- identify critical functions;
- understand dependencies; and
- conduct business impact analyses for severe disruptions, driving more sophisticated scenario testing and system redundancy for critical functions.
ICT-related incident reporting: DORA's incident reporting framework simplifies EU obligations in the financial sector, but introduces new requirements for classifying and reporting ICT-related incidents. Firms need to enhance their capabilities to collect and analyse such incidents, which they often lack today.
While DORA adds 'significant cyber threats' to the reportable events list, reporting remains optional, with a requirement to notify affected clients or counterparties. Firms must record all significant cyber threats, necessitating improved incident management.
For ICT-related incident reporting, specific deadlines are delegated to European supervisory authorities (ESAs) in technical standards, causing uncertainty for firms.
ESAs are set to assess the feasibility of centralising incident reporting through a single EU hub. Streamlining reporting aims to reduce the compliance burden and enhance cross-border threat understanding.
Digital operational resilience testing: DORA mandates regular digital operational resilience tests for all relevant firms, excluding microenterprises. They must assess their 'critical ICT systems and applications' comprehensively at least annually, addressing any identified vulnerabilities. Additionally, firms with specific significance and maturity levels must perform 'advanced' threat-led penetration testing every three years, guided by the European Central Bank's TIBER-EU framework.
DORA also requires financial sector firms to include all third-party providers (TPPs) supporting critical functions in their advanced testing. If a TPP cannot participate, it can conduct its own TLPT. This collaborative approach is an evolving practice that demands industry-wide cooperation.
ICT third-party risk management: DORA's third-party risk management (TPRM) requirements are in alignment with the existing guidelines of the ESAs. However, DORA expands the scope to encompass non-cloud service provider (CSP) ICT outsourcing, going beyond the ESAs' focus on CSPs.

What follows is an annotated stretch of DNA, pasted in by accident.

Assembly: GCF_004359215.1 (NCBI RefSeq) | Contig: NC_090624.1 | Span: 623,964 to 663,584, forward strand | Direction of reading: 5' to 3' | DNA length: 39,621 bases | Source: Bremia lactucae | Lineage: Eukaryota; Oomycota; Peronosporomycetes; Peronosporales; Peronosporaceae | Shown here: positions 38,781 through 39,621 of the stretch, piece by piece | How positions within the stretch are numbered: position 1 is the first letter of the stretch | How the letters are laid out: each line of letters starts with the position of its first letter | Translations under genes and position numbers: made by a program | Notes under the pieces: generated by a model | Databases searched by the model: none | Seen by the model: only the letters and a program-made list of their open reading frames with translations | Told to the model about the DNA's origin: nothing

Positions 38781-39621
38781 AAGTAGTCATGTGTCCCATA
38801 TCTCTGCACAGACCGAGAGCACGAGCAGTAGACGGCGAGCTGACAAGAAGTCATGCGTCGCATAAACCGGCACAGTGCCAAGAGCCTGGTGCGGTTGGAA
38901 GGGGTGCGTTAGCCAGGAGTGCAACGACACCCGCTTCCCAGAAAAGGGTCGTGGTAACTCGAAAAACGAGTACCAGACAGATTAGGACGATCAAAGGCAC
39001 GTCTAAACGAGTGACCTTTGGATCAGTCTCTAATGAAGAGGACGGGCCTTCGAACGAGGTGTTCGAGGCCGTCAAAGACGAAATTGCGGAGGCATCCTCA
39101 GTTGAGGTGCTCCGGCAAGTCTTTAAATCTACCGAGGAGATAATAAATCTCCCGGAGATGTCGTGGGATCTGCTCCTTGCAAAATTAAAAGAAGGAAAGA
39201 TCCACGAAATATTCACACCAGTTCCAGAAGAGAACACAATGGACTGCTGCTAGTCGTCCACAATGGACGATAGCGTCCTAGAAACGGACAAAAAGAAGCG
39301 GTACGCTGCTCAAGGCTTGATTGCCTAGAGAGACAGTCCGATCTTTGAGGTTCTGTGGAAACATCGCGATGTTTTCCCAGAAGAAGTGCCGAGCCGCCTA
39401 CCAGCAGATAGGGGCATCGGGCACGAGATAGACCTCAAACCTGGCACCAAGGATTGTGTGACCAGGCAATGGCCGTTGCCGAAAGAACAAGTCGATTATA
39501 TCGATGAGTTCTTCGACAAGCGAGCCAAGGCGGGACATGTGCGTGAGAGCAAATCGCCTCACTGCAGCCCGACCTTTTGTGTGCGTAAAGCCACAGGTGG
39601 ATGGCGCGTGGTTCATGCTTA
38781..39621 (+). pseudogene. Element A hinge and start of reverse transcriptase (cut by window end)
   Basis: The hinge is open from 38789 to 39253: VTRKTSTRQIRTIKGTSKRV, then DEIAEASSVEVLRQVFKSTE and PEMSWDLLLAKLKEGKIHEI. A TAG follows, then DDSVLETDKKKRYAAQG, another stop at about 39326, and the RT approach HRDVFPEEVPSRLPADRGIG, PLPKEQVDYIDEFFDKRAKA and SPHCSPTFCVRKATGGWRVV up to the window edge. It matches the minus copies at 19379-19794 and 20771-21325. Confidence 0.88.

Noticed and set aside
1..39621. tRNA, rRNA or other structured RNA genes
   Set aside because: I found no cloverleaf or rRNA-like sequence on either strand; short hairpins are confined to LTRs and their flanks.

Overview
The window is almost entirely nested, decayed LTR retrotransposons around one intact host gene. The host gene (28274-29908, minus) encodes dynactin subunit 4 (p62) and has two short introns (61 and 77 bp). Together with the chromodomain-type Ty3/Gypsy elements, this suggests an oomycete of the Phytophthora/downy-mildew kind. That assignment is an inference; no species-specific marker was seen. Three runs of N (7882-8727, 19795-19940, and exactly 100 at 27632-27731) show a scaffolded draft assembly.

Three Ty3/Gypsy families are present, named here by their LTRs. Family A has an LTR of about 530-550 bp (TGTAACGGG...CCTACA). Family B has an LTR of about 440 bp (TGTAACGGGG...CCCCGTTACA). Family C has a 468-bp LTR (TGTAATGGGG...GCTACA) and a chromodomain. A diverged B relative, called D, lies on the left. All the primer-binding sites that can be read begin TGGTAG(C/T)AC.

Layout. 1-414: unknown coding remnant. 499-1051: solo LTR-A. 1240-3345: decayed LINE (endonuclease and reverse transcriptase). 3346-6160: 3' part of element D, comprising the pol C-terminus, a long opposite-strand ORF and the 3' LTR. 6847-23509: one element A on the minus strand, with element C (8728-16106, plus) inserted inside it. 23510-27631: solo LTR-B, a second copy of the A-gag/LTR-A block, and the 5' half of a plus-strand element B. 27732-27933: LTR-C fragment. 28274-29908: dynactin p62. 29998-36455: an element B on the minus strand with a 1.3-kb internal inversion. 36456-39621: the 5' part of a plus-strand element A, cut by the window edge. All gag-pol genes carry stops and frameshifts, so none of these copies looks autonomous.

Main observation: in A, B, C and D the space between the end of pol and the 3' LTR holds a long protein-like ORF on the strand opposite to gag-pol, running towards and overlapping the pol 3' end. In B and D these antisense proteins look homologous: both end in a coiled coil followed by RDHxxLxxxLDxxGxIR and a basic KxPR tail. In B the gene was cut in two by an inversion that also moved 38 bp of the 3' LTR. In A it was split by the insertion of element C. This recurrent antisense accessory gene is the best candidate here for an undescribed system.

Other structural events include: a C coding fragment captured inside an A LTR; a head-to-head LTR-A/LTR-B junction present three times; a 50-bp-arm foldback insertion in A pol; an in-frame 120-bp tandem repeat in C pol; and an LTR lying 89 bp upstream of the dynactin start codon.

Under DORA, these TPRM requirements introduce specific contractual terms that financial firms must incorporate into their ICT outsourcing agreements by the end of Q4 2024. The fact that these terms become legally binding under DORA increases the pressure on financial sector firms to successfully negotiate these terms with their service providers. Notably, some of these terms – such as providing 'unrestricted access to premises' in contracts supporting critical functions – may present practical challenges.
DORA also encourages the development of a 'holistic multi-vendor strategy' within the ICT risk management framework. While this aspect is optional, supervisors still have tools at their disposal to encourage its adoption. Additionally, firms are now obliged to conduct concentration risk assessments for all outsourcing contracts supporting the delivery of critical functions. This task not only is challenging in itself but may also compel firms to consider multi-vendor strategies or establish resilient frameworks to demonstrate why an alternative approach is not required.
Oversight framework: The revised DORA largely retains the enhanced oversight authority of the ESAs as proposed in the original text. This means that TPPs designated as 'critical' (CTPPs) will be subject to extensive regulatory powers, allowing ESAs to:
- request security practice changes; and
- impose penalties when necessary.
As a result, CTPPs are compelled to demonstrate their capacity to enhance the resilience of their operations, particularly when critical or important functions of financial sector firms are involved.